Dance music brand Ministry of Sound is suing Spotify for copyright infringement, claiming the streaming music company has refused to delete users' playlists that copy its compilation albums.
Ministry of Sound launched proceedings in the UK High Court on Monday, and is seeking an injunction requiring Spotify to remove these playlists and to permanently block other playlists that copy its compilations. The company is also seeking damages and costs.
Chief executive Lohan Presencer claims that his company has been asking Spotify to remove the playlists – some of which include "Ministry of Sound" in their titles – since 2012
"It's been incredibly frustrating: we think it's been very clear what we're arguing, but there has been a brick wall from Spotify," said Presencer.
A Spotify spokesperson confirmed to the Guardian that it had received the lawsuit, but declined to comment further.
While Presencer is known to be no fan of Spotify according to industry sources, the lawsuit came as a surprise to the company. The Guardian understands that Spotify has held talks in the past with Ministry of Sound about licensing tracks from its label division, albeit without a deal being struck.
The case will hinge on whether compilation albums qualify for copyright protection due to the selection and arrangement involved in putting them together. Spotify has the rights to stream all the tracks on the playlists in question, but the issue here is whether the compilation structure - the order of the songs - can be copyrighted.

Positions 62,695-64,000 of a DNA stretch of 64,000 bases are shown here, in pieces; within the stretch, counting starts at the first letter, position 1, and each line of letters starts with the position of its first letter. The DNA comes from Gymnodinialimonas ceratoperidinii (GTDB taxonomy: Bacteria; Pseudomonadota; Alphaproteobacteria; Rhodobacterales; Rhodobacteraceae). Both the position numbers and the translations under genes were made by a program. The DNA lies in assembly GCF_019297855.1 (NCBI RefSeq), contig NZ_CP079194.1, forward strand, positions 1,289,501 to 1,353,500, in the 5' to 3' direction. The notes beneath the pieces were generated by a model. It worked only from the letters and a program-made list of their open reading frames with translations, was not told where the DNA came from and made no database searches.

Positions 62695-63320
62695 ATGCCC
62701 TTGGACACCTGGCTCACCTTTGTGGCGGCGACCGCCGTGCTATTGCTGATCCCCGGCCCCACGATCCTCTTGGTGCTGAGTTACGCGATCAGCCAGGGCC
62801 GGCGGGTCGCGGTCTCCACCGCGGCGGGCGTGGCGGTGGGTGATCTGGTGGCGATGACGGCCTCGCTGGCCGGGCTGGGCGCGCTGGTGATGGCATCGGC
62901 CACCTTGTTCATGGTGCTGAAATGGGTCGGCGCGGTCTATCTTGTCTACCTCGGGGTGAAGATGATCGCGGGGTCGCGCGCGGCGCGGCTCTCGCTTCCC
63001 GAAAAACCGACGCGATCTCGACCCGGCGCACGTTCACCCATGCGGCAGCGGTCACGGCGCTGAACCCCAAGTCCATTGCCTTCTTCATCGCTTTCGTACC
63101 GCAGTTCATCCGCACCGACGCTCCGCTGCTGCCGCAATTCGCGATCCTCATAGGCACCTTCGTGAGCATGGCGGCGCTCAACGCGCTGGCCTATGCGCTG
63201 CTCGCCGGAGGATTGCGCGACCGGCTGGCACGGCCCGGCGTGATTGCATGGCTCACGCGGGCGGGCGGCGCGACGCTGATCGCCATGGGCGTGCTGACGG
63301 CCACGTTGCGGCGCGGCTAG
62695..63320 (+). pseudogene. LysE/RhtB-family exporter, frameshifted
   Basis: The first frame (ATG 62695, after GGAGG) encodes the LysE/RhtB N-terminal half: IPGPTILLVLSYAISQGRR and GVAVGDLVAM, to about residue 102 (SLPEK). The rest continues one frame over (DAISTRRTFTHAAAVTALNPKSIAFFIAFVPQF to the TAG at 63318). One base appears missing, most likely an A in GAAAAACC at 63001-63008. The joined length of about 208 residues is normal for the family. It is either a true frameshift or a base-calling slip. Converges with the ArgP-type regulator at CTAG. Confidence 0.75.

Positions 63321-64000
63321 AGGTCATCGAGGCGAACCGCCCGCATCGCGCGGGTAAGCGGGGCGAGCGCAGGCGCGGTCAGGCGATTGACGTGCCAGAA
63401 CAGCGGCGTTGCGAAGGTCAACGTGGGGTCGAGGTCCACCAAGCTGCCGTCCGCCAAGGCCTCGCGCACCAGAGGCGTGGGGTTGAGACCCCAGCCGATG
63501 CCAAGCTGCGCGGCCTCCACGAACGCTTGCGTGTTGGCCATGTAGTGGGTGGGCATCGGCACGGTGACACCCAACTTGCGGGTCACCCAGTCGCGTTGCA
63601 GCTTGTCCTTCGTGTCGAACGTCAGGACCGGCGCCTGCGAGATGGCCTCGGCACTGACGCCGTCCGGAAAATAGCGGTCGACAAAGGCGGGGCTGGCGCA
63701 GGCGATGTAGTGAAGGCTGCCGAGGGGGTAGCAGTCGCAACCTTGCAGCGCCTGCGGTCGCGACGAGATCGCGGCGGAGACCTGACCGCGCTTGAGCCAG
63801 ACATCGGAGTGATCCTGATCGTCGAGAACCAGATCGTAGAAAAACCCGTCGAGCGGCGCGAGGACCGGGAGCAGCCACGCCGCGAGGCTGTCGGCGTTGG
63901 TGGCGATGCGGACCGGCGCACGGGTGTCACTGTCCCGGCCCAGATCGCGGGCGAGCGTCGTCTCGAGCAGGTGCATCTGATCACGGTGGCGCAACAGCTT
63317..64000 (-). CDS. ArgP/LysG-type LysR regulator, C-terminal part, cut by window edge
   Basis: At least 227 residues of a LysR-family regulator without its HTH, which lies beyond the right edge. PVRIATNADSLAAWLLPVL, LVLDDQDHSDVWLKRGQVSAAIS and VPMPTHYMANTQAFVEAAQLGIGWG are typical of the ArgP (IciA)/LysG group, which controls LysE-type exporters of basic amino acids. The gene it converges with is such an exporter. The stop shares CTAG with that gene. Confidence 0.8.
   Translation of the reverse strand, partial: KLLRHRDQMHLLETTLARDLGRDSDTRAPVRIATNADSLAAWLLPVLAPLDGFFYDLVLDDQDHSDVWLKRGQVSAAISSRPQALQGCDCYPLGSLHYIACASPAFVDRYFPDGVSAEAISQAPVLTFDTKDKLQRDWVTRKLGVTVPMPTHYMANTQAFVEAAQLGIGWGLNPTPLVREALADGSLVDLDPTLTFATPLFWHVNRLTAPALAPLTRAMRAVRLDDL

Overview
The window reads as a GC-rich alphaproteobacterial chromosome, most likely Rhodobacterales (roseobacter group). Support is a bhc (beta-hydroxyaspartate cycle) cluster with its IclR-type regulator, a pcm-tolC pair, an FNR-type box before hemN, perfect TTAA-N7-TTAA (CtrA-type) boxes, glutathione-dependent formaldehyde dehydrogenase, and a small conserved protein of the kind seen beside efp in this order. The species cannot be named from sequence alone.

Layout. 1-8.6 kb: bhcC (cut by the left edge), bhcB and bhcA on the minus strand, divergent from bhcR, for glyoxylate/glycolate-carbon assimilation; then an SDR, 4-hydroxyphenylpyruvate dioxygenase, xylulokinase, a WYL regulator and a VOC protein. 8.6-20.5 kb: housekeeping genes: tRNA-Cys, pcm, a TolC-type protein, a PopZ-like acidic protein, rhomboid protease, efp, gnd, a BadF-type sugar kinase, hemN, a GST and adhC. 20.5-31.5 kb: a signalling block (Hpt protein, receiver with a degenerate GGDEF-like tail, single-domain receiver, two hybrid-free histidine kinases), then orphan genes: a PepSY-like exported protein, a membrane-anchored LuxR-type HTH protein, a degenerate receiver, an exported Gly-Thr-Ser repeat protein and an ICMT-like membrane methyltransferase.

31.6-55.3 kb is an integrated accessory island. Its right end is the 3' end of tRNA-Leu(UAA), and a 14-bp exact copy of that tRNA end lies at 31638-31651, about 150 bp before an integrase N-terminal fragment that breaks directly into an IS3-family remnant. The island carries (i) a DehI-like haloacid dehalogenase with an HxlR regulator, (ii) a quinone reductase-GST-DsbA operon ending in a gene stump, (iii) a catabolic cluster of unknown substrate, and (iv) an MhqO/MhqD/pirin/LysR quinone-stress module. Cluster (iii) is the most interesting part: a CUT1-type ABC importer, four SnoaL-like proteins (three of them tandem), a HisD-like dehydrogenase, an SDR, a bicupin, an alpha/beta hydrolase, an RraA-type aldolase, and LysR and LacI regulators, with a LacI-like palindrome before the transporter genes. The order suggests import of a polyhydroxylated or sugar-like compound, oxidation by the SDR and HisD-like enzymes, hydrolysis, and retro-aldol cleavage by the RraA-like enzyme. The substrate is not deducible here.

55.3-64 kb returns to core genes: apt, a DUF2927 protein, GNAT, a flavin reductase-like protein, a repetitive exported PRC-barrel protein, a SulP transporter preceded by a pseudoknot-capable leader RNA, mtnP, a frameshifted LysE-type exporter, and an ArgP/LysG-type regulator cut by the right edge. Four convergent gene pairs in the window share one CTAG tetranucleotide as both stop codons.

Similar arguments featured in a high-profile case in 2010, when the High Court ruled that the English and Scottish football leagues could protect their fixture lists on copyright grounds. However, this ruling was later overturned on appeal.
"What we do is a lot more than putting playlists together: a lot of research goes into creating our compilation albums, and the intellectual property involved in that. It's not appropriate for someone to just cut and paste them," said Presencer.
Playlists are an increasingly prominent feature on Spotify's service, which provides its users with a catalogue of more than 20m music tracks to stream.
Spotify's 24 million users have created more than 1bn playlists since its launch in 2008. In August, Spotify launched a new "Browse" feature to help people discover one another's playlists more easily.
"Everyone is talking about curation, but curation has been the cornerstone of our business for the last 20 years," said Presencer.
"If we don't step up and take some action against a service and users that are dismissing our curation skills as just a list, that opens up the floodgates to anybody who wants to copy what a curator is doing."( Collapse )